Growing up, I read J.R.R. Tolkien’s novels, The Hobbit and The Lord of the Rings, until the spine had cracked and the pages were falling out. In 2012, Peter Jackson released a three-part movie based on the novel. Of all the scenes in those movies, however, one stood out above the rest: where the dragon Smaug attacks Laketown. In that scene, one quote resonated with my soul: “You look at me.” 

Setting the Scene

Years before, Smaug had attacked the dwarvish city of Erebor in order to claim their vast riches of gold and gemstones for himself. Chasing the dwarves from their homes, Smaug took up residence in the Lonely Mountain. When the dwarves return to take back what Smaug had stolen from them, the dragon turns his wrath on the nearby human settlement of Laketown. He bears down on the shanty village and begins to burn it to the ground.

As the inhabitants of Laketown flee for their survival, racing around in fear and panic, only one man has the courage to stand up to Smaug: a bowman named Bard.

Bard climbs to the top of the town’s bell tower with his bow and arrows in hand. His arrows are ineffective against the dragon’s scales and in minutes, he is out of arrows. It is at that moment that his son, Bain, arrives with a black arrow that had been forged generations ago and is said to be able to kill the dragon. But Smaug has destroyed Bard’s bow on his last pass at the bell tower and he has no way to hurl the arrow at the dragon’s heart.

Bard has only one choice: to rig up a makeshift bow and balance the black arrow on his son’s shoulder. By now, Smaug has become aware of Bard’s plan and he begins to mock the pair of humans. Houses crunch under his weight as he moves in for the kill. The son, Bain, hears the enemy coming from behind, and he turns to look at the dragon. Bard the bowman speaks to his son, his voice full of love. “Look at me. You look at me.”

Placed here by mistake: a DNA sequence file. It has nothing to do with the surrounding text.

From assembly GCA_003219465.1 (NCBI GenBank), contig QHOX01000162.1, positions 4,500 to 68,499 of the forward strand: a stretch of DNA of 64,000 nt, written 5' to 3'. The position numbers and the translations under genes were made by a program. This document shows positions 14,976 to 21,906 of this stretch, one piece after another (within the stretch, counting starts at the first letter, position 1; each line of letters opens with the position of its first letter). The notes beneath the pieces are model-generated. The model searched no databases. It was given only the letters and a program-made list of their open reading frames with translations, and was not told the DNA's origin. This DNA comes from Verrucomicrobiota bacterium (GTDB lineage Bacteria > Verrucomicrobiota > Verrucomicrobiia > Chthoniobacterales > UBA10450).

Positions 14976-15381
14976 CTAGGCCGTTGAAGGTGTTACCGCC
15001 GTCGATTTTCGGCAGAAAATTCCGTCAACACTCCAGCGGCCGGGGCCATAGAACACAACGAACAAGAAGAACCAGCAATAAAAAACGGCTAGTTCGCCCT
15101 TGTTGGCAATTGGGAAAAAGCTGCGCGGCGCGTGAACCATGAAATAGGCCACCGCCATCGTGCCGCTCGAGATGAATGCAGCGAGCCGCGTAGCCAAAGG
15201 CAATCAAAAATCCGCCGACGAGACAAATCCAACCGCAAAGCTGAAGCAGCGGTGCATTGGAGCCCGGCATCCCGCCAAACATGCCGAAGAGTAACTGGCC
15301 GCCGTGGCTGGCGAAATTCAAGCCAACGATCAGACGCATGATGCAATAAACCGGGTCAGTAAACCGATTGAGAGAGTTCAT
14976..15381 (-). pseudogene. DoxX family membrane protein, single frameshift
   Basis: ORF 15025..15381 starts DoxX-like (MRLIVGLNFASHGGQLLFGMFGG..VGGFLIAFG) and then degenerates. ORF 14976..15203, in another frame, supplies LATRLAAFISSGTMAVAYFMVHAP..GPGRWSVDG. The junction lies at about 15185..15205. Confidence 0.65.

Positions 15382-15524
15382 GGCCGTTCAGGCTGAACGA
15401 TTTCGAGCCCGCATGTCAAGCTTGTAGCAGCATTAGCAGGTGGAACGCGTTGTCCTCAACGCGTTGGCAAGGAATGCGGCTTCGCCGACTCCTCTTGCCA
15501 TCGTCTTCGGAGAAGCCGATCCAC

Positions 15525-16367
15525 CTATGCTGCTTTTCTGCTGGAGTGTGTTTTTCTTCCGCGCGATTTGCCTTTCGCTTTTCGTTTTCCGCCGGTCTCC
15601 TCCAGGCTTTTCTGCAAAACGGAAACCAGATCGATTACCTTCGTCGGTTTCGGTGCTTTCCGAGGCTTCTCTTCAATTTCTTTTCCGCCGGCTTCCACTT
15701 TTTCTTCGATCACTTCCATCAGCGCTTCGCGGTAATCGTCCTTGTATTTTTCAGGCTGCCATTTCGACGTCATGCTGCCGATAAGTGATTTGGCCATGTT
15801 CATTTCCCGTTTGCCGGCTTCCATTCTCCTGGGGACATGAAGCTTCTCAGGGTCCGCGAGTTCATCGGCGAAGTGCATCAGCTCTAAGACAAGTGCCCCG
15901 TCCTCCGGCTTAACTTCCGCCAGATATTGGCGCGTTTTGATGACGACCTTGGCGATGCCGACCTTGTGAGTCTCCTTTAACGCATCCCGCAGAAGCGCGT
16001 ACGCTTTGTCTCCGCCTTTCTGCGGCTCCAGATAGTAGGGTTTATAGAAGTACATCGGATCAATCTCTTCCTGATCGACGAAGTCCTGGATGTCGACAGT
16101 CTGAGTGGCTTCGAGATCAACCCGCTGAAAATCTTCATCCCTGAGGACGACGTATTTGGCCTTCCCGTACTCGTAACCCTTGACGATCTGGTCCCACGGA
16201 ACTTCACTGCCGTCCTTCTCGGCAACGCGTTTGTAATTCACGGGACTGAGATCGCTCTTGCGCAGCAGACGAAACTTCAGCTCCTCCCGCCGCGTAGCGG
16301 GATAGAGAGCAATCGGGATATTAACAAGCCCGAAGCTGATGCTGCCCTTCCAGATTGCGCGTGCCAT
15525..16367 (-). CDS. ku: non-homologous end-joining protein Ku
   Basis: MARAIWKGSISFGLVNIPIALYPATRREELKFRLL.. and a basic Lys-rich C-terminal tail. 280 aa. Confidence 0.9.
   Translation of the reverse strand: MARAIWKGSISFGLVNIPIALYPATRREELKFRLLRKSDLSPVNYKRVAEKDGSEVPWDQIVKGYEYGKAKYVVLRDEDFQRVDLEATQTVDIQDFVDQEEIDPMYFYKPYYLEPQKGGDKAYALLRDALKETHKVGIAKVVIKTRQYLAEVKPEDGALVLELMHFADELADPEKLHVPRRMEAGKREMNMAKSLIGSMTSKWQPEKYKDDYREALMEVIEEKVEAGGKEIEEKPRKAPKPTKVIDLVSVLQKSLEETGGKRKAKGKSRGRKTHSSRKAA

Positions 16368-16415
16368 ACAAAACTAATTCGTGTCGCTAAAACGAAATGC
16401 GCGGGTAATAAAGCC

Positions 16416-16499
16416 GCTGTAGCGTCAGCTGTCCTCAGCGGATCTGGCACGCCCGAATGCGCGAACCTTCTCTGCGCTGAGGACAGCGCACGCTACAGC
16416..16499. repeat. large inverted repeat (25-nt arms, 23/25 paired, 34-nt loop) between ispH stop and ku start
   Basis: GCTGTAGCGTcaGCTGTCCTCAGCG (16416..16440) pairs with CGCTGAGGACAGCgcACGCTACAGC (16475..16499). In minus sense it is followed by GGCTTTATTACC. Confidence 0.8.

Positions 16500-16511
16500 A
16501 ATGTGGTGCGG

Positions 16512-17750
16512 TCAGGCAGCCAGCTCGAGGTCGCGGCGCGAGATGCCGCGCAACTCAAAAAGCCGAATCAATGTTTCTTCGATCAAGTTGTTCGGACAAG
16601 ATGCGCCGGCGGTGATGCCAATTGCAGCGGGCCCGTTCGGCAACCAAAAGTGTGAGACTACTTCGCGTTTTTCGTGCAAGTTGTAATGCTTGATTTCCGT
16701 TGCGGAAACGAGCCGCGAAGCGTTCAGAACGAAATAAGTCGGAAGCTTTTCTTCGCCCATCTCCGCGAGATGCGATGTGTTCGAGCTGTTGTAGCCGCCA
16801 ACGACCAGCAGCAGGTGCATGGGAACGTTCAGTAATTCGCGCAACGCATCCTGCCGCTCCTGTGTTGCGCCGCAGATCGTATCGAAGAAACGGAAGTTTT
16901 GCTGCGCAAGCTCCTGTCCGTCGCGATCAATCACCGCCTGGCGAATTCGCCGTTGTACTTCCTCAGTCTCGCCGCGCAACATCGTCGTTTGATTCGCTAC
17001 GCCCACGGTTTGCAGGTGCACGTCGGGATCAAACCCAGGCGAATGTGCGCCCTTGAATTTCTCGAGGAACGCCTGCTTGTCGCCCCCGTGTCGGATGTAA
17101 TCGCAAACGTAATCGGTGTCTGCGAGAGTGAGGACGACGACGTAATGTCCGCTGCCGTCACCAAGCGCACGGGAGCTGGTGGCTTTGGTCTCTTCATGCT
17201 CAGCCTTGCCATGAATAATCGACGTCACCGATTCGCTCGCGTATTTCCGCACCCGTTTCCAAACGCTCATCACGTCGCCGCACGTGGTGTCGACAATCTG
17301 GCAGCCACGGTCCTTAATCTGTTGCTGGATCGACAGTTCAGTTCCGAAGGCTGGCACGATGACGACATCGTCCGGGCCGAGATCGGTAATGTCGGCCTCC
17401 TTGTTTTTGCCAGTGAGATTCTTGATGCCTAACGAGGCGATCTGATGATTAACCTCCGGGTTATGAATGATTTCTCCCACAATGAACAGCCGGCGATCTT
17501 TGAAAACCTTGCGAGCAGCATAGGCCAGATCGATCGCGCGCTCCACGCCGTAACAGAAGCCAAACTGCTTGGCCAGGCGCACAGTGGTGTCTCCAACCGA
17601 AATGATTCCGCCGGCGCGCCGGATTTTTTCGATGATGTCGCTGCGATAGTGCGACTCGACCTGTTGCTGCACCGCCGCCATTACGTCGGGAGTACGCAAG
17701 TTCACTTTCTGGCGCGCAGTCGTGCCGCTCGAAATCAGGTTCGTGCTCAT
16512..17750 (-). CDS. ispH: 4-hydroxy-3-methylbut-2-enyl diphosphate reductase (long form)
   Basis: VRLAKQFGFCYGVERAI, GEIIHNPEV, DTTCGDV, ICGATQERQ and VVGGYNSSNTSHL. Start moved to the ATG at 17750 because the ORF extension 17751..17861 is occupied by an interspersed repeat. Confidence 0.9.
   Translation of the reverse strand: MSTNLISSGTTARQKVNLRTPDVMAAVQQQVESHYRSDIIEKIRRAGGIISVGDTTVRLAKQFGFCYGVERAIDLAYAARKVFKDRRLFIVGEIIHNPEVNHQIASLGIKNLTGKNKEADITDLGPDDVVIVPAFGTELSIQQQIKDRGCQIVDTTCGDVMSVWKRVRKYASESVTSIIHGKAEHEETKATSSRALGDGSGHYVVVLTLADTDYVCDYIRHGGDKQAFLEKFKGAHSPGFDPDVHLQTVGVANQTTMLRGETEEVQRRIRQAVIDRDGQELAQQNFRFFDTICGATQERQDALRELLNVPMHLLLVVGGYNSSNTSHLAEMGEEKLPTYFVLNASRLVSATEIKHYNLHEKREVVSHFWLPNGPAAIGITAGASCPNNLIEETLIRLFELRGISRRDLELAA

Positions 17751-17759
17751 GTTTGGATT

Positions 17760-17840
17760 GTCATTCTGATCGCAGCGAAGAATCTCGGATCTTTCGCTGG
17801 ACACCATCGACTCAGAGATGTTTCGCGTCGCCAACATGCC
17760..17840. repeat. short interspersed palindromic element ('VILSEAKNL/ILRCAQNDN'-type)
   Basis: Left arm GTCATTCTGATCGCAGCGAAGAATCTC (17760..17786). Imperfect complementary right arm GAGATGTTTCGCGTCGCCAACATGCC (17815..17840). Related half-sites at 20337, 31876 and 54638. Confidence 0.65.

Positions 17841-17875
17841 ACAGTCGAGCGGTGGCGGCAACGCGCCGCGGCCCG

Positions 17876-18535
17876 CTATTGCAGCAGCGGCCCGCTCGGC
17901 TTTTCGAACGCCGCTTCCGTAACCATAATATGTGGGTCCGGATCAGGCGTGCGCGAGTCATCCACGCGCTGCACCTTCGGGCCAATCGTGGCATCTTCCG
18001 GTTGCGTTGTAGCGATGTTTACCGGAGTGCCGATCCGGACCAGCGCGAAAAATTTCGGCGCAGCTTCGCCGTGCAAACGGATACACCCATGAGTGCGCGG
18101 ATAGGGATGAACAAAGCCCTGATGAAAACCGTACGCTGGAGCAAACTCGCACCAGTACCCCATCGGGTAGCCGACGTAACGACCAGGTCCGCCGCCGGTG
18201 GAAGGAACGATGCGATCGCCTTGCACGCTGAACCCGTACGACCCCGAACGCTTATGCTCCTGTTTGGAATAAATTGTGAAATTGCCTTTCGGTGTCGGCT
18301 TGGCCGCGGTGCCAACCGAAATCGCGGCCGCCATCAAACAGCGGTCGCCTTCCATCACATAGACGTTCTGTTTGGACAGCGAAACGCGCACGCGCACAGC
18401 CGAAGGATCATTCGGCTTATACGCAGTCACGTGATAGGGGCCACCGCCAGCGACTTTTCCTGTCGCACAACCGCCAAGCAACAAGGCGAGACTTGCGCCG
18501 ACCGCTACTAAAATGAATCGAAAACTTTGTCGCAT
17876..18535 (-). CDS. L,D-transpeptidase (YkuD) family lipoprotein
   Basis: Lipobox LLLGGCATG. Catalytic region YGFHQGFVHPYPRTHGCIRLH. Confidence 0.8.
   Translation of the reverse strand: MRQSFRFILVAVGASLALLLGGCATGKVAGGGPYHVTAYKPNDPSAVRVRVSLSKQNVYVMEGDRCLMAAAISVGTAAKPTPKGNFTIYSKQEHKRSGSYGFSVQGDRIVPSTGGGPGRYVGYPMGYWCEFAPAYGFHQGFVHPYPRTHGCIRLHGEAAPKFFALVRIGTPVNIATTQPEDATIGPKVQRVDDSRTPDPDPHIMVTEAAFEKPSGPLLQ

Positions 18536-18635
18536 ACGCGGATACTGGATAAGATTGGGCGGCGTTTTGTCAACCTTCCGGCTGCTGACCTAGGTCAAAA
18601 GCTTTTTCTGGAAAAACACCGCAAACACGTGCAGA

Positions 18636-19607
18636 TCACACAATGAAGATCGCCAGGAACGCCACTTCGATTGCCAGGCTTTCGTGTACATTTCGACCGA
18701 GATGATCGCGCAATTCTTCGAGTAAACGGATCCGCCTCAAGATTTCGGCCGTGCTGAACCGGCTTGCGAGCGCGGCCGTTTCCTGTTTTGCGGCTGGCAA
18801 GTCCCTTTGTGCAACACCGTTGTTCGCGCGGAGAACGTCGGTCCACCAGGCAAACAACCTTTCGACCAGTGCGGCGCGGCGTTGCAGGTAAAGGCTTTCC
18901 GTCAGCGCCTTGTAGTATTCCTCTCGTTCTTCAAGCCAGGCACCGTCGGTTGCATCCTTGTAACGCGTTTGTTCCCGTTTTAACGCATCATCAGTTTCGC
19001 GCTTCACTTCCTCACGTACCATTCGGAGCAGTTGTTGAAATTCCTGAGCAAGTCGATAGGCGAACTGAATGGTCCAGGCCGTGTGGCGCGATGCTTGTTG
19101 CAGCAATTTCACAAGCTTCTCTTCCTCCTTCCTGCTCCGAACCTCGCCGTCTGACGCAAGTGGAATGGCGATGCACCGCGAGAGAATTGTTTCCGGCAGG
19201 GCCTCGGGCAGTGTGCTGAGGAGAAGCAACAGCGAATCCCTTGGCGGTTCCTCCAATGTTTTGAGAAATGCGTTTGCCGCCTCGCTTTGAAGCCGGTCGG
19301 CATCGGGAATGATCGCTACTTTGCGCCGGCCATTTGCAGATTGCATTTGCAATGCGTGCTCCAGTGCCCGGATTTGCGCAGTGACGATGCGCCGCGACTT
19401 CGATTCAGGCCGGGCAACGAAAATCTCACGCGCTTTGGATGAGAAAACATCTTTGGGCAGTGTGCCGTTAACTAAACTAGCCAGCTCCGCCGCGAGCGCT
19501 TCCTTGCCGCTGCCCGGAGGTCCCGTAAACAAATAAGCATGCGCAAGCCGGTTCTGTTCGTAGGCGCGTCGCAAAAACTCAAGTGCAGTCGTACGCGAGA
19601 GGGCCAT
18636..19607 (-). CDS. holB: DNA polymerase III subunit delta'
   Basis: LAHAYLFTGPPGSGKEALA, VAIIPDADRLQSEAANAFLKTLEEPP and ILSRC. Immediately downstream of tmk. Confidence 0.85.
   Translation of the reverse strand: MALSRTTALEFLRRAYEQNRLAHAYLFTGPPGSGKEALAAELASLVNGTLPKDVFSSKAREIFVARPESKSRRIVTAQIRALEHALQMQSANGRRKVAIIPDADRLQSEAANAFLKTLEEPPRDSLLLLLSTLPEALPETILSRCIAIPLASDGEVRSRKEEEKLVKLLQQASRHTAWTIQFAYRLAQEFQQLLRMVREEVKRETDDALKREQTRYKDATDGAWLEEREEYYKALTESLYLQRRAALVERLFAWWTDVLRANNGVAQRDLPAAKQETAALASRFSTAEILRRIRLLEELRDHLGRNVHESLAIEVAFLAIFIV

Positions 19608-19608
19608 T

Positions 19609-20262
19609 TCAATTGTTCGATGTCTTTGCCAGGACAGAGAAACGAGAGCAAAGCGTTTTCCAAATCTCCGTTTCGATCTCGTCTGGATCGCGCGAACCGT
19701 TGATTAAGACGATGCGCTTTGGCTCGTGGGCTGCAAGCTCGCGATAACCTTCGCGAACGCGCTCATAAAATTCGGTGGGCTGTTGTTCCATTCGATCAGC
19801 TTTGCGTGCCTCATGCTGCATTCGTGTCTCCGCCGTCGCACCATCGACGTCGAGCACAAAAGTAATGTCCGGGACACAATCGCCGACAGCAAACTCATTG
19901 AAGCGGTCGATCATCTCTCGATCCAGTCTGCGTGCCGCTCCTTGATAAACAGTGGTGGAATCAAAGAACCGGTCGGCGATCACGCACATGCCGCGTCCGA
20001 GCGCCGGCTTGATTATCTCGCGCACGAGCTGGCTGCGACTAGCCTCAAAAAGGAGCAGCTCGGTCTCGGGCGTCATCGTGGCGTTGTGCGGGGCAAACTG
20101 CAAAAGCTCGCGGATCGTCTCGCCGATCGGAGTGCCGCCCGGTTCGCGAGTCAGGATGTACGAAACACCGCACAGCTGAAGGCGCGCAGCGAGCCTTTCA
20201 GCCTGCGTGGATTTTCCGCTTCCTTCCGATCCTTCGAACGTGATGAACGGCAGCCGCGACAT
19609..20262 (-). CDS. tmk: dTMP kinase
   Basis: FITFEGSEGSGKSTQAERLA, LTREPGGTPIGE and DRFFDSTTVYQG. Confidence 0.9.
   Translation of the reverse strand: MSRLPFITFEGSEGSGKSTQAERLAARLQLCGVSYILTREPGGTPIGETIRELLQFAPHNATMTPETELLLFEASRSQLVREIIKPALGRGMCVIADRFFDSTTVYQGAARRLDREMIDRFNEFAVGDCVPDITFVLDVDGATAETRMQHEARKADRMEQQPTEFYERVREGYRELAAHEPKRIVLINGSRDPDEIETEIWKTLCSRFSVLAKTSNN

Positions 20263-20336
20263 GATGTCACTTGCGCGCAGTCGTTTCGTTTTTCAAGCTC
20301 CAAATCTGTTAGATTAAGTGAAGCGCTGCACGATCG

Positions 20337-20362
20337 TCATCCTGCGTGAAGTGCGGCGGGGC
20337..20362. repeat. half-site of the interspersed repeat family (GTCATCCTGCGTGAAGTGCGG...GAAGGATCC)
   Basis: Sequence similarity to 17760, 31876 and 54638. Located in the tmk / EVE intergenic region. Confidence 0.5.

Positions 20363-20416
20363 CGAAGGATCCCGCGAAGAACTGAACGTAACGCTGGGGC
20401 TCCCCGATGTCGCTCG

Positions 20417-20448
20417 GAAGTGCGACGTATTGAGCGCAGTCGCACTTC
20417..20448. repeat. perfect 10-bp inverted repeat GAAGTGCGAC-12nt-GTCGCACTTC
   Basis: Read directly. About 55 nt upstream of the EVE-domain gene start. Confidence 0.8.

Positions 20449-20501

And Bain turns, locking eyes with his father in a moment of pure trust. Bard sends the black arrow flying—straight into the dragon’s heart. His aim is true and Smaug spirals to his death. While Bain and the survivors will have plenty of challenges to overcome, in the end, [spoiler alert!] they are victorious.

Want to watch the scene? Click here.

Who Are You Looking At?

Has this year felt like a dragon has descended, lighting everything on fire? Has it been a year of heartbreak, a year of constant change, or a year tinged with fear and anxiety? Maybe your carefully laid plans have been dissolved into ash. Maybe the hair on the back of your neck begins to rise after a few quiet days as you wonder when the next blow will come.

One of the most noticeable symptoms chaos has in my life is the impact on my writing. However bold and brave I try to be, fear and anxiety sometimes creep in through the cracks. There are days that I find myself unable to move; frozen like a deer as the dragon sweeps down in front of me to light something else on fire. Those days, I can’t put two coherent words down on the page if my life depended on it. Projects I had planned to complete sit gathering dust. My insecurities begin to mount. Panic clutches at my heart as the enemy stomps on one thing after another. My focus drifts. My goals shatter.

And then I hear Jesus’ voice, soft but steady in the roar of the chaos. “Look at me. You look at me.”

The question is this: When everything is on fire around us, and the enemy is closing in, what are we focusing on? Are we keeping our eyes on the chaos? Or are we keeping our eyes on Jesus? Do we remember that we’re not alone and that there is help?

Someone once said, “True faith is keeping your eyes on God when the world around you is falling apart.”

Like Smaug, the devil talks a big game. He has come to steal, kill, and destroy, and he will stop at nothing to crush our spirit. He wants to lodge a wedge between us and God and prevent us from doing what God has called us to do.

That’s when we need to have the courage and determination of Bard and Bain in The Hobbit. We need to focus our eyes firmly on Jesus and let Him fight and win the battle against the dragon. Like Bain, we just need to show up and let Him use us for great things.

So I challenge you today—as you try to navigate the rest of this year—to listen to His still small voice. “Look at me. You look at me.

©2023 Lainey La Shay

4 Responses

  1. I am working on putting a paper/ program together for Sexually assaulted just wondering if you would give some input into it?

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